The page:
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“Ask a Priest: What If My Girlfriend Is Pro-“Gay Marriage” and I’m Not?”
Q: I have been giving a lot of thought to marrying my girlfriend of five years. But recently we have been arguing about a very personal topic: gay marriage and homosexual attractions (LGBT attractions to be more precise, but I am just saying homosexual for short). I am worried that this is something that will eventually tear our relationship apart. In the past few months, two of my girlfriend’s very good friends have come out and told her that they experience homosexual attractions. One of these girls is in a relationship with another girl. My girlfriend is Catholic, but she cannot bring herself to believe that people who experience homosexual attractions should not marry or act on these attractions. She is supportive of her friends’ relationship. I myself sometimes grapple with this teaching as well, but deep down, I think my heart is in alignment with the Catholic Church’s teaching. I have discussed this with my girlfriend twice, but both times the discussion got emotional and did not seem to go anywhere. She said to me one day, “What if we get married and our kid turns out to be gay? I’m not going to tell him that he cannot act on those feelings.” This caused me a good bit of concern. We weren’t even able to talk much the next few days because we both got so emotionally invested in the conversation. I do love my girlfriend’s friends who experience homosexual attractions, and I actually like them too. They have good hearts, and I am afraid of what they will think of me when they find out where I stand. I also know this will be very hard on my girlfriend since these two friends are close with her (one will be her roommate soon). I am even more afraid that this disagreement will break us apart. But I am also afraid of siding with her, because I will feel like I am abandoning Christ. I don’t know what to do, and neither does my girlfriend. I was hoping you could offer me some advice. –P.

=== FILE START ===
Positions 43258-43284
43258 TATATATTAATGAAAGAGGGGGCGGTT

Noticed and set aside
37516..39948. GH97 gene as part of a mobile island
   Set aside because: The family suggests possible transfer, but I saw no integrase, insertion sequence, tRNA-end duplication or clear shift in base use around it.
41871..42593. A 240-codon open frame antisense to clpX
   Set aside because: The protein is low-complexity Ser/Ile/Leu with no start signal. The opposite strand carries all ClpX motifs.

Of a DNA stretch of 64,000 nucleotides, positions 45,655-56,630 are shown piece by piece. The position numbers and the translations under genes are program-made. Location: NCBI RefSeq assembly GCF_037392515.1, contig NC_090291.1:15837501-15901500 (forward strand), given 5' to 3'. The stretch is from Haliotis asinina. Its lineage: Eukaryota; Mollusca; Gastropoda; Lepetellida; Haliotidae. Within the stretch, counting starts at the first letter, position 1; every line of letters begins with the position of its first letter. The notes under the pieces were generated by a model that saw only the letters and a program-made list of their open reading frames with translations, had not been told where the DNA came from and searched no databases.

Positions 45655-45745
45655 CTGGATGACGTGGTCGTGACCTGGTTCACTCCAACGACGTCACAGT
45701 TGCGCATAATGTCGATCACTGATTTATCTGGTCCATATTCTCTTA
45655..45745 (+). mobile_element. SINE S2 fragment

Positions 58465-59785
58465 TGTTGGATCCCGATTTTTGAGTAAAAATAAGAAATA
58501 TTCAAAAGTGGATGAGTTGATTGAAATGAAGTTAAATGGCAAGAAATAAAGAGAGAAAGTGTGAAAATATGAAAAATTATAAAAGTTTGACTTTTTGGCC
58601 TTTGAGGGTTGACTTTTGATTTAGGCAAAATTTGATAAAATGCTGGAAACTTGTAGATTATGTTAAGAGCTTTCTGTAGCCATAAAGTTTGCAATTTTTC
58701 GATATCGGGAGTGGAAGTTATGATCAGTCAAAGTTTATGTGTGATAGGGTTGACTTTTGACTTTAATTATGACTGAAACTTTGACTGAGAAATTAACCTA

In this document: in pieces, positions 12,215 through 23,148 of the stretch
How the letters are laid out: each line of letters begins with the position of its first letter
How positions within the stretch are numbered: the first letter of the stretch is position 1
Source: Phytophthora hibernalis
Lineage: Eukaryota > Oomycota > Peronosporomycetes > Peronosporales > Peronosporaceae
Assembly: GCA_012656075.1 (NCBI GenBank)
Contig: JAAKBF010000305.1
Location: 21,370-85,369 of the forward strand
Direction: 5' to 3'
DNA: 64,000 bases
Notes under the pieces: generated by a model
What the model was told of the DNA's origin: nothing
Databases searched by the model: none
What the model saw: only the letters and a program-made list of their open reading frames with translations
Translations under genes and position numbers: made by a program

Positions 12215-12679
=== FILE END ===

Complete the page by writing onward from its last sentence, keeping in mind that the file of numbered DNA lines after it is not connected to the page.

Answered by Fr. Edward McIlmail, LC
A: I applaud the sincerity of you and your girlfriend, and the ability of both of you to speak openly about your differences on this issue.
It is far better that you are discovering and airing your differences now, rather than trying to sweep them under the carpet. Eventually the differences would resurface — and if this happens after a wedding day, those unresolved splits could cause huge tensions within a marriage.
Church teaching in this area of same-sex behavior is based not just on Revelation but on a very sensible anthropology that used to be regarded as common sense. Marriage is between a man and a woman, and part of their natural complementarity leads to new life.
It is probably hard for many people, especially those who have grown up on social media, to realize how bizarre this talk about homosexuality, etc., is within the scope of human history. The idea of same-sex “marriage” and transgender issues, etc., would have been unthinkable to just about every culture in every age in the history of the world.
But enough of the big picture. What about you and your girlfriend?
You have discovered a big divide between your views and hers on homosexual behavior. Here you would need to weigh the implications of this chasm.
Marriage and the right use of sex are fundamental pillars of a healthy society. They are serious, life-shaping phenomena — the kind of things on which spouses ideally should see eye to eye.
Do you foresee your friend changing her ideas? And if not, could you live with that the rest of your life?
What will you do about the presence of her openly homosexual friends in your life? Your friend’s homosexual roommate will likely be a fixture on the scene for a while. Would you be comfortable with that?